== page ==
My first impression of this book was not good, but as I dip into it again to write this review, I start to suspect that it might reward a slower, more thoughtful reading than the first one I gave it. It contains a lot of information, but all very concisely communicated, which can give the impression of shallowness during a quick reading. If it wasn’t overdue at the library, I’d read it again, but perhaps I will buy a copy instead.
Elmore Leonard’s 10 Rules of Writing by Elmore Leonard, 4/5
It’s a bit backwards that a short essay about writing is my first introduction to this author, however Leonard’s fascinating goal to “remain invisible” in his writing and the many similarities between his philosophies and those of screenwriter William Goldman, make me very eager to read more by him.
Why I read it: I very much enjoyed the TV show Justified, which was based on some of Leonard’s short stories. The show’s dialogue was especially good, so I am curious how much of that is a reflection of the source material (judging from this essay, I’m guessing a lot). Also, in researching Leonard, I found that his novels have been the inspiration for many movies, such as Mr. Majestyk, 3:10 to Yuma and Jackie Brown, which makes him even more interesting.
Wrestling Tough: Dominate Mentally on the Matt by Mike Chapman, 4/5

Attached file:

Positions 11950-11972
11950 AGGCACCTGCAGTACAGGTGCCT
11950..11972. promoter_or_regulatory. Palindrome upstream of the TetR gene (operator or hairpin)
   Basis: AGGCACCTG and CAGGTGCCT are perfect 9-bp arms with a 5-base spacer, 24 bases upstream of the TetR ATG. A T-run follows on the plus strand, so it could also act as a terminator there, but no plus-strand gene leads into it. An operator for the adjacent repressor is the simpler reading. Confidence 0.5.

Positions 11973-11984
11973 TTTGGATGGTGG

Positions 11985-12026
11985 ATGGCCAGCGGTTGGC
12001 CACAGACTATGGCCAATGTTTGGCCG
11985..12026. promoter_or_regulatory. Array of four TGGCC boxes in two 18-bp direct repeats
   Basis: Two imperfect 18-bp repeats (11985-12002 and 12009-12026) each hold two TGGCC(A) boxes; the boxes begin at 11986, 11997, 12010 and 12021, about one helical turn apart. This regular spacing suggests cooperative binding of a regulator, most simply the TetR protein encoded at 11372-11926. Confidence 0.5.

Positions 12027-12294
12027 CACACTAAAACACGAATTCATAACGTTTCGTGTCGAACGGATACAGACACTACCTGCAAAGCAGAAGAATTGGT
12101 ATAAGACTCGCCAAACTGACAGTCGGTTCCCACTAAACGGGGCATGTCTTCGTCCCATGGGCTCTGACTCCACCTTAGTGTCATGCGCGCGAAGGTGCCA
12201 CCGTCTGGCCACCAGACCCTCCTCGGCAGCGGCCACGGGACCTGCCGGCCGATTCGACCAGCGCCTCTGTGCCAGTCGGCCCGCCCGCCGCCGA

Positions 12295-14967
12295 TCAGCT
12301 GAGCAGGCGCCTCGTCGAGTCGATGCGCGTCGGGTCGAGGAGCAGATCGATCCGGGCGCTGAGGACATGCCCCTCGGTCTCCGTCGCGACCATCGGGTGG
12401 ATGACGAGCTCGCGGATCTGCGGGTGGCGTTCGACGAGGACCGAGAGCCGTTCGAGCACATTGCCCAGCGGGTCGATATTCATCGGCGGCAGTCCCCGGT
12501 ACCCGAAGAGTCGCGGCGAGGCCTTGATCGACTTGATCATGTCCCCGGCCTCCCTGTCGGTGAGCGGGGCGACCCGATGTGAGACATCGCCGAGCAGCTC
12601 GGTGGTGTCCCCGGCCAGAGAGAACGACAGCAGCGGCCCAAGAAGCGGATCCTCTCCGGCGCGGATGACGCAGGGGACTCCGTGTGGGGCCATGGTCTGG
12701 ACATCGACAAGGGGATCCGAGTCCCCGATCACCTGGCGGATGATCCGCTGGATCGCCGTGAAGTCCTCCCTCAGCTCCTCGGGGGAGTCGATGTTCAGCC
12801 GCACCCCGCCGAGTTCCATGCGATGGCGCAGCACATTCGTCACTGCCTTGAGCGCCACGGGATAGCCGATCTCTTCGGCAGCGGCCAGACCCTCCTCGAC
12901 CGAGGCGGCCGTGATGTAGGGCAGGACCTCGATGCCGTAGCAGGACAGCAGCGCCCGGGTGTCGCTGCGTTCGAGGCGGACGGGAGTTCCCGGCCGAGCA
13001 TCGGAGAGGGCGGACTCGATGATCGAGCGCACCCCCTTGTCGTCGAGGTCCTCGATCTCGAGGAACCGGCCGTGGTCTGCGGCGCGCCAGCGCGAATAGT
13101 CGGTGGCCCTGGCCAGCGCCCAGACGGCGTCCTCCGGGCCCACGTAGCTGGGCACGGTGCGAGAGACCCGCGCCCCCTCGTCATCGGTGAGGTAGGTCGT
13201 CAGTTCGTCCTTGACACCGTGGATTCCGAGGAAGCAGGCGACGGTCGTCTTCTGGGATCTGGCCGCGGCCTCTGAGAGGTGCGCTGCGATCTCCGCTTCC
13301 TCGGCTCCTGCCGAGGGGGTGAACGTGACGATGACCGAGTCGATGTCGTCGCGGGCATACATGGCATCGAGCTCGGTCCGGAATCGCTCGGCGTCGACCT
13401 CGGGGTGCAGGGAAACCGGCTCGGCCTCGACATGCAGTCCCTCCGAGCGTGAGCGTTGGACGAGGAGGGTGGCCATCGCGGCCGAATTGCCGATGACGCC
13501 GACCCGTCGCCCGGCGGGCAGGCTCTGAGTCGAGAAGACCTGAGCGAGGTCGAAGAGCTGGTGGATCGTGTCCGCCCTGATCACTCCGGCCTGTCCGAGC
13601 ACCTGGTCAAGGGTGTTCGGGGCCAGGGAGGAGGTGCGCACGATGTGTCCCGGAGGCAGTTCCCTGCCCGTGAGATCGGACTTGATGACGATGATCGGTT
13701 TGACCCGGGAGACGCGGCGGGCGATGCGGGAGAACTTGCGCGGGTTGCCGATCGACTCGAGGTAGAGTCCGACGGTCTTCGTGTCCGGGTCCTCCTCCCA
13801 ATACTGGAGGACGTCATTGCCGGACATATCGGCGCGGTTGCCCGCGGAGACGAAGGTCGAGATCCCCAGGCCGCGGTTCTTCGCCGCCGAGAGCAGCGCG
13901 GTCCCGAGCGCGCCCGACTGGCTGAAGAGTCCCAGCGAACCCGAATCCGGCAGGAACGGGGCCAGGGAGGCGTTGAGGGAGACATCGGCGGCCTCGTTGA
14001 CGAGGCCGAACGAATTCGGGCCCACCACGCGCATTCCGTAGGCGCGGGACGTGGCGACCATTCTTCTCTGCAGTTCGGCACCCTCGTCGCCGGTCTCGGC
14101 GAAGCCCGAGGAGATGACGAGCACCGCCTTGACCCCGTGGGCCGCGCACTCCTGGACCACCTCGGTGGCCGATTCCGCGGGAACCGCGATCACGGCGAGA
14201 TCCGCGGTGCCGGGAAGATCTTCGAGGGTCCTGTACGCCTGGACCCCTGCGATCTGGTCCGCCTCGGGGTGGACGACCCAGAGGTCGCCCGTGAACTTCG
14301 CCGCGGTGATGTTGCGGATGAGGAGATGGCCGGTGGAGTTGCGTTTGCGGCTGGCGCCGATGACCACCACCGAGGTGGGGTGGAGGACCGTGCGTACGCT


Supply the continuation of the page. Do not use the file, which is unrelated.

Filled with true stories of hard work, heart and the historic wins and losses of legendary wrestlers, this book helps put the small scrapes and bruises from my once-a-week wrestling class into perspective. Chapman provides an inspiring introduction to the wrestling greats and an in-depth exploration of the mental characteristics they seem to share with each other (and accomplished athletes in all sports). Probably the most useful thing I learned from this book is how important the mental game is–even someone who has put in the hard work to develop a talent can lose to a less talented person who wants it more. It’s not just about the physical moves, it’s about commitment, focus and knowing what you want.
While the book has a lot to offer, it frustratingly spends much more time describing winning qualities than explaining how to actually acquire them. Also, there is a logical weakness to the author’s approach–just because you can find examples of winners who have a certain attribute doesn’t mean that there aren’t winners who lack that attribute, or even losers who have it in buckets. In order to be truly compelling, I feel the book would have to focus not just on the characteristics of successful athletes, but how they differ from their less successful fellows.
Why I read it: Stephan Kesting mentioned it on grapplearts.com as one of his favorite sports psychology books, which put it on my radar. Trying to get in a good mental space for an upcoming BJJ tournament moved it up on my list.
Rebecca by Daphne du Maurier, 4/5
This classic psychological thriller, with its unsettling, gothic atmosphere and ambiguously motivated characters, proves that “slow-burner” and “page-turner” are not mutually exclusive terms. Du Maurier knows how to reveal just enough to keep her readers hooked without letting them quite know what is going on. Ultimately, the characters seem a bit thin and the plot somewhat unsubstantial and uneven, but it’s the kind of book that will keep you up at night (reading, that is).
Why I read it: my mom watched the film versions, then got the book out of the library and enjoyed it.